We have now the sense of blessings from God, and the heart turned to Him as its portion: this with the consciousness, the will being broken, of being His servant. Still in unerring goodness the word, the great subject of this psalm, has its place. The word guides Jehovah in His goodness, as it assures us of that goodness, revealing Him and His ways to us, as it guides us in our path. This is very precious, because it teaches how to reckon on it, and that we can. And here he had found it by experience; he had been afflicted, and he can now account for it; but as His word, so Jehovah's ways had been. So even, (and it is most precious,) we can reckon on it at all times. We may have more, but this we have. Now he looks for discernment as taught of God, divinely-given judgment and knowledge; for be had put the seal to God's commandments, for believing here is putting the amen of His heart. Herein he can confidently look to be guided—so we; and it gives confidence to the heart, so as to look for it. His will had been broken. Affliction had been there; before will had its way, forgetting God and going its own way. Affliction is understood now, and obedience wrought. How graciously God follows though righteously as to government and necessarily so in general! For sometimes He breaks the heart through favor as He knows how, when we have wandered away from Him. Hence God is known in goodness in the subdued heart: “Thou art good and doest good.” The desire of the heart is after God's ways.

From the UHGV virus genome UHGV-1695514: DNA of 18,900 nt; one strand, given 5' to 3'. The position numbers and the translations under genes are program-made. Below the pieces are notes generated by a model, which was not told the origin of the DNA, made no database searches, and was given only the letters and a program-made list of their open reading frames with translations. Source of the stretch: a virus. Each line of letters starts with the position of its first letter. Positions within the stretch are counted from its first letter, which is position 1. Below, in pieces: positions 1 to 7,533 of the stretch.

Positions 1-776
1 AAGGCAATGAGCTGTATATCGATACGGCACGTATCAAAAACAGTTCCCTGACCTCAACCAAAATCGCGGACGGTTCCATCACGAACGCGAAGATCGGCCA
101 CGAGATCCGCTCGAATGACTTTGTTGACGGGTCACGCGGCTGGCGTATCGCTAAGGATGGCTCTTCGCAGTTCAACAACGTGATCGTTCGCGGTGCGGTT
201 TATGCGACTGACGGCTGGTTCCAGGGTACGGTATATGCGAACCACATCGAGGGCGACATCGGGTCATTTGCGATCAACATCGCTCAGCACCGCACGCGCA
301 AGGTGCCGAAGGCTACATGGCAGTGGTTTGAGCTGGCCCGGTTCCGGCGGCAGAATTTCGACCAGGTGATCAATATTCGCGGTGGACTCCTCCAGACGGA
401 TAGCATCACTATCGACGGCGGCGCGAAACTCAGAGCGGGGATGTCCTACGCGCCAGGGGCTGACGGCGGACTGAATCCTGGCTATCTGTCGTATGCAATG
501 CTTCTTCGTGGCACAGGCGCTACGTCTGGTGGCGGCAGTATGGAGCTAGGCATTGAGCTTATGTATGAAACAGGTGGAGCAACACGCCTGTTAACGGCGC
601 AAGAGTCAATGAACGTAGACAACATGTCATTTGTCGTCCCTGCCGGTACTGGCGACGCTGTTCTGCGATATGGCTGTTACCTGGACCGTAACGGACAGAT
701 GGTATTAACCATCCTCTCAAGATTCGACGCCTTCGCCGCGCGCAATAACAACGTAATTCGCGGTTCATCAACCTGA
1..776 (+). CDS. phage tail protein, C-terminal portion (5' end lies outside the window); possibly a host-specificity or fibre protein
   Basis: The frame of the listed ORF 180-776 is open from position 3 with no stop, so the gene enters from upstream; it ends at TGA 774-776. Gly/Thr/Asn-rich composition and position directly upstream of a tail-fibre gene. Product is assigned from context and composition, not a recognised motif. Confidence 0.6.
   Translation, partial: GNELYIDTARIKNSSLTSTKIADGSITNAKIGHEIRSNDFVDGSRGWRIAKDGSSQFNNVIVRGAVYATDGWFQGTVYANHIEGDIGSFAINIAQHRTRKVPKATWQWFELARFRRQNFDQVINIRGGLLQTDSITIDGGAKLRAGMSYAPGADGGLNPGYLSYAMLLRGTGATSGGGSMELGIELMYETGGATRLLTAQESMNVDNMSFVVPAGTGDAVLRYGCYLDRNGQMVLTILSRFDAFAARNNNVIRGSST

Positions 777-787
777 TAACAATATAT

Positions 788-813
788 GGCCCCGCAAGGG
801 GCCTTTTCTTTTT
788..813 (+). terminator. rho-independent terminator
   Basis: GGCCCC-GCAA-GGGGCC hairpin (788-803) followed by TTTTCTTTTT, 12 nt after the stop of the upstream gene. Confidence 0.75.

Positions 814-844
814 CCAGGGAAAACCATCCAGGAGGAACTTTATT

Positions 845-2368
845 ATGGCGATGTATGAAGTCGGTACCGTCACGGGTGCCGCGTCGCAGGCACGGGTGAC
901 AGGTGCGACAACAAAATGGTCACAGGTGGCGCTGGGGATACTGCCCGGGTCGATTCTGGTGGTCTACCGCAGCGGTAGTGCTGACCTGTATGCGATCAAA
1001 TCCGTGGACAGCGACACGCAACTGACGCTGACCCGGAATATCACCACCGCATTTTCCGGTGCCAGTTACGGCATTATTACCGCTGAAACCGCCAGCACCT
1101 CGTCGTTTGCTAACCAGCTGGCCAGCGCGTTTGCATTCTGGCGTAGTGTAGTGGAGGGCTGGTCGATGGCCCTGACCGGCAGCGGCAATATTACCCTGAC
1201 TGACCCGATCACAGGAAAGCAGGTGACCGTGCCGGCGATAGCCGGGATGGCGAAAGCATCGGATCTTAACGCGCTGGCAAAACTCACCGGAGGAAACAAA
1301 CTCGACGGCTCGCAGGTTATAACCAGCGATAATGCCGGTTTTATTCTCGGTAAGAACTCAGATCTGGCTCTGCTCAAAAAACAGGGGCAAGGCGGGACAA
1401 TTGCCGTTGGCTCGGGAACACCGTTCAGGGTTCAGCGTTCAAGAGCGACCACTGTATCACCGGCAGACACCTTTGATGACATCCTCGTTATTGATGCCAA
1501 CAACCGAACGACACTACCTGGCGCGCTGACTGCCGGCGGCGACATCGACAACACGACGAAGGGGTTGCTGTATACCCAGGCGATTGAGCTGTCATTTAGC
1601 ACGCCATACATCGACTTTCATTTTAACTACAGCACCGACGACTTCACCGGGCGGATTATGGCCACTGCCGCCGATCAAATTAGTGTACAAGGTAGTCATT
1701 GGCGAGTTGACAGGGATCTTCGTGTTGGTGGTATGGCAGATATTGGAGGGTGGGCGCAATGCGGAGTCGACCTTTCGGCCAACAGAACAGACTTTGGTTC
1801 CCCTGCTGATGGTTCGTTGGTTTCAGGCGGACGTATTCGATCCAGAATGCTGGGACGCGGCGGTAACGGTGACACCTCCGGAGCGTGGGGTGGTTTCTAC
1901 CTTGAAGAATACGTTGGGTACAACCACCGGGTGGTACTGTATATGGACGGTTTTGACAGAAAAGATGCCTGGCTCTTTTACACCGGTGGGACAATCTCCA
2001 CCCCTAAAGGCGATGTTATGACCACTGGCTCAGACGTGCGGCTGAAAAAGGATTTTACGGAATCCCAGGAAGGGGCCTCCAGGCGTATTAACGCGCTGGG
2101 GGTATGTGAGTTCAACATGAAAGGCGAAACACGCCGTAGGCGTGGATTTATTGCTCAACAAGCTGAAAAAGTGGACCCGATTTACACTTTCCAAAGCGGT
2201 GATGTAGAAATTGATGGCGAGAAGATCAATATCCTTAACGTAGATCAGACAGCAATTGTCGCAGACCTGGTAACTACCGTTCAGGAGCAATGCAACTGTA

Now “teach me thy statutes;” that is, the goodness the heart seeks. This subdual of will and setting the heart right is beautiful to see. The pride of ungodly adversaries is before him, saying evil of him in untruth: it is natural if he has left their ways and his own pride of will, but experience has given purpose of heart. It was enough to have gone astray; he clings to that with purpose which he has now got; and the moral difference is great. Filled with will and self on one side, perhaps success; delight in Jehovah's law on the other: the law of Him whose we are—Jesus Christ's will in all things. But not only was there breaking of will and return; there is positive progress, through infinite grace, in this experience. The breaking of will brings the elements of the heart directly into contact with the word. Self is judged in the forms it takes within in the heart—what flesh is in its ways, however deceitful. Thus the heart gets to learn, freed from self, and the light of the word breaking in on the heart and exercised by it, thus rendered cognizant of its import and power; for (though, yea, and because, of God) it is directed to and adapted to the heart of man: only till the will is broken and conscience awakes, it does not reach it intelligently. See the parable of the sower and John 4. But then the law of God's mouth is precious above all, the expression of His own perfect mind and will, and His will about us. We live by it, but we live on it too, and with delight, as from Him and perfect and for us.